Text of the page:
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Let $\alpha:A \rightarrow B$ be a *-homomorphism of $C^*$-algebras. Then $\alpha$ ist a stable homotopy equivalence if there exists a $*$-homomorphism $\beta: B \otimes \mathcal{K} \rightarrow A \otimes \mathcal{K}$ s.t.

$$ 1. \, \beta \circ (\alpha \otimes 1_{\mathcal{K}})\simeq 1_{A \otimes \mathcal{K}} \qquad 2. \, (\alpha \otimes 1_{\mathcal{K}}) \circ \beta \simeq 1_{B \otimes \mathcal{K}} $$ where $\mathcal{K}$ denotes the compact operators on $\ell^2(\mathbb{N})$.

Now, I have come across this lemma:

Let $H\neq 0$ be a separable Hilbert space and $p$ a rank-one projection on $H$ and $\varphi: \mathbb{C} \rightarrow \mathcal{K}$ the $*$-homomorphism with $\varphi(1)=p$. A $*$-homomorphism $\alpha: A \rightarrow B$ is a stable homotopy equivalence if there is a $*$-homomorphism $\beta: B \rightarrow A \otimes \mathcal{K}(H)$ such that $$ 1. \, \beta \circ \alpha \simeq \varphi \otimes 1_A \qquad 2. \, (1_{\mathcal{K(H)}} \otimes \alpha) \circ \beta \simeq \varphi \otimes 1_B $$ where we identify $A=A \otimes \mathbb{C}$ and $B=B\otimes \mathbb{C}$.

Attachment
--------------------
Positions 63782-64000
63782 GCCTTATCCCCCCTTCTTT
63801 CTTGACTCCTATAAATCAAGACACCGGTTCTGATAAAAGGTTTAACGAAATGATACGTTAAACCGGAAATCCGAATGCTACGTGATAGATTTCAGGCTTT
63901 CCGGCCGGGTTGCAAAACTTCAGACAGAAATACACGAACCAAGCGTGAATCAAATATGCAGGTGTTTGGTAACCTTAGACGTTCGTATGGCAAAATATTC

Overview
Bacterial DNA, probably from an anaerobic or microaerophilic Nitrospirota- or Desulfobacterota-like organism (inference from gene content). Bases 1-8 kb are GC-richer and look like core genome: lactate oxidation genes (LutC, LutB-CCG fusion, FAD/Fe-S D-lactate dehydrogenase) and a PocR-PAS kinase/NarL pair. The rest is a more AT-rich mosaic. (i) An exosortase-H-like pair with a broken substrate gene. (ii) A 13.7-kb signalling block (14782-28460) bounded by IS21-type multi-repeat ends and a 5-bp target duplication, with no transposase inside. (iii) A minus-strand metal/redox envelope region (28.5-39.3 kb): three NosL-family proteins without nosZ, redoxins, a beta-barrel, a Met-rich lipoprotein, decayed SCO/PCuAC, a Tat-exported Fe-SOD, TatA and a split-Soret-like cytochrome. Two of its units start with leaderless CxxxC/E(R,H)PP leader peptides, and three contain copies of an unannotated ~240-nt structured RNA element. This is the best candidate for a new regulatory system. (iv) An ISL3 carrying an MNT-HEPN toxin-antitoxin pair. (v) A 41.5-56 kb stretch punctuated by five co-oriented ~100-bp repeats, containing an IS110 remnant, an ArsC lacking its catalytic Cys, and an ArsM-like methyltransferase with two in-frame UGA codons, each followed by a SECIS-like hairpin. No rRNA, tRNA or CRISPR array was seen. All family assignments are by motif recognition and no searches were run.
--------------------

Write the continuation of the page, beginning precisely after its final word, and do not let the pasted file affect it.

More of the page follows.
I am having a hard time understanding the argument. I even talked to somebody about it, thought I had understood it and now I am totally confused again. Could somebody outline the argument for me?

Thank you

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  • $\begingroup$ Your lemma implies that $\phi$ is itself a stable homotopy equivalence (apply it to $\phi$). Inversely it is easy to see that if $\phi$ is a stable homotopy equivalence then the lemma is true. The homotopy inverse of $\phi$ should be a map $\psi:\mathcal{K}(H\otimes H)\to\mathcal{K}(H)$ of the form $\psi(T)=ATB$ where $A,B$ are well choose bounded maps between the Hilbert spaces. $\endgroup$ – Omar Jan 26 '17 at 9:14

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